On Tuesday, it was announced that there would be no new inductees to the Hall of Fame this year. Former Phillie Shane Victorino was one of several players to fall off the ballot after garnering less than five percent of the vote.
But next years’s ballot will be stocked with three notable former Phillies in shortstop Jimmy Rollins, first baseman Ryan Howard and closer Jonathan Papelbon.
Of these three, Rollins likely has the greatest chance to eventually make it into the Hall of Fame. The three-time All-Star won the NL MVP in 2007, and played a key role during the Phillies five-year playoff run. His 2,306 hits rank first in franchise history.
Rollins’ case suffers in an era where counting stats matter less and advanced metrics are used to power fringe cases. While he is analytically one of the best defensive shortstops of his generation, he is not valued as much for his contributions at the plate and was only worth greater than 5.0 fWAR in one season.
Howard might have been on a Hall of Fame trajectory during the earlier seasons of his career, as he won the NL MVP in 2006 and became the fastest player to ever hit 200 home runs when he reached the mark after just 658 games.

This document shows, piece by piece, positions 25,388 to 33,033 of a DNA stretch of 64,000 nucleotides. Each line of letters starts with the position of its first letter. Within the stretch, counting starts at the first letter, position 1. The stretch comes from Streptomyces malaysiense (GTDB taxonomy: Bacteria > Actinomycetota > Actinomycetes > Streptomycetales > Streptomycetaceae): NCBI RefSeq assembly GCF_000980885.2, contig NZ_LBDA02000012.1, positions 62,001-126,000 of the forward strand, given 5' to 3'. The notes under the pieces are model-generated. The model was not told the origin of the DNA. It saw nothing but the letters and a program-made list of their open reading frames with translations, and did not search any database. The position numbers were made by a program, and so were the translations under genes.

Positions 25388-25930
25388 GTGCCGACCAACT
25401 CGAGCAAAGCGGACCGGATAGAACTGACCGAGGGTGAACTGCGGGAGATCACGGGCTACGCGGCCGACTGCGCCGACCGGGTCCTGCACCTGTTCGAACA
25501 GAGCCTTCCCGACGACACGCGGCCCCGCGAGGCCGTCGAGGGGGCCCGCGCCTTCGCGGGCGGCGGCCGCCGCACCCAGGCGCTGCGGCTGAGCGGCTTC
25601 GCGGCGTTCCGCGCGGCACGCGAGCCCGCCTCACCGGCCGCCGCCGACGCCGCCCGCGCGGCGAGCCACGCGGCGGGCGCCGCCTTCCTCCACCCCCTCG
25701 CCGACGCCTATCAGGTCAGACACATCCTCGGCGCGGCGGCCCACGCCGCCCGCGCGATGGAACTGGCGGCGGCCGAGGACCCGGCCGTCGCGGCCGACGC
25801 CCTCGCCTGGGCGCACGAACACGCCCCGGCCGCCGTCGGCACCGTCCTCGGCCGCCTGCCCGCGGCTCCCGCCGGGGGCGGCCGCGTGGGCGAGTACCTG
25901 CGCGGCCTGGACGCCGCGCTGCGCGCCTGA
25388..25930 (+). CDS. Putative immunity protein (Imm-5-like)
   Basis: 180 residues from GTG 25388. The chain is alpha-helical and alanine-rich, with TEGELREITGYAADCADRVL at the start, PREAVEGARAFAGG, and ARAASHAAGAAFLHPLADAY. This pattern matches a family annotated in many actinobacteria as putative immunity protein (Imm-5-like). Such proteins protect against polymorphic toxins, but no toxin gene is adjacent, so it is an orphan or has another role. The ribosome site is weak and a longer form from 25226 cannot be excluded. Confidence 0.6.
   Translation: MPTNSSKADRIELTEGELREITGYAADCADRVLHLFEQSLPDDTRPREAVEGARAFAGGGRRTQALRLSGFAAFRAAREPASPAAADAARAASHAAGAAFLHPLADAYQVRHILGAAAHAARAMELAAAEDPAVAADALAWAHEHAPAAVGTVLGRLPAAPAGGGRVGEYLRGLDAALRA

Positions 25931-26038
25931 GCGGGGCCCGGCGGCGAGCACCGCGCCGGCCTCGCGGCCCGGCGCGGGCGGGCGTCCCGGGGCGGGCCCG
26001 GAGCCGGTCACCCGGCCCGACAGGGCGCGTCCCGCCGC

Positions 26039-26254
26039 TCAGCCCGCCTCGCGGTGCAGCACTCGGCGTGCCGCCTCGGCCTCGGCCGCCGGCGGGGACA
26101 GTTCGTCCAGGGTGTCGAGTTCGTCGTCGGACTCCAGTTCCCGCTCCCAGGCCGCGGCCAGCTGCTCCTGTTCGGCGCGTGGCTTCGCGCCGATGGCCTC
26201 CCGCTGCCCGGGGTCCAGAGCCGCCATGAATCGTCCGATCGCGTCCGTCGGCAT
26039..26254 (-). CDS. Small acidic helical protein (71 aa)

But Howard’s decline was quickened by his Achilles tear at the end of the 2011 postseason, and he ultimately was unable to put up numbers consistent with a Hall of Fame player. He finished his career with 382 home runs, good for second in Phillies history, but well short of what a power-first
Hall of Fame candidate needs.
Papelbon spent the first seven seasons of his career with the Boston Red Sox before signing with the Phillies prior to the 2012 season. Although he was not part of any team success in Philadelphia, his 123 saves as a Phillie rank first in franchise history.
The closer finished his career with a career ERA of 2.44 and 368 saves, which ranks ninth all-time, but was not on the same level of recent ballot inductees Trevor Hoffman and Mariano Rivera.
There are other notable players who will make their debuts on the ballot in 2022. Alex Rodriguez – who spent time as a shortstop and third baseman with the Seattle Mariners, Texas Rangers and New York Yankees – hit 696 home runs in his illustrious career. Former Boston Red Sox star David Ortiz, arguably the best designated hitter of all time, will also make his ballot debut. Both have been connected to performance-enhancing drugs to varying degrees.
In addition to the trio of longtime Phillies, Marlon Byrd, who spent four seasons over two stints as a Phillie, is eligible for the ballot. Michael Bourn, a member of the 2007 Phillies who was subsequently sent to the Houston Astros in the trade that netted Brad Lidge, is also eligible.
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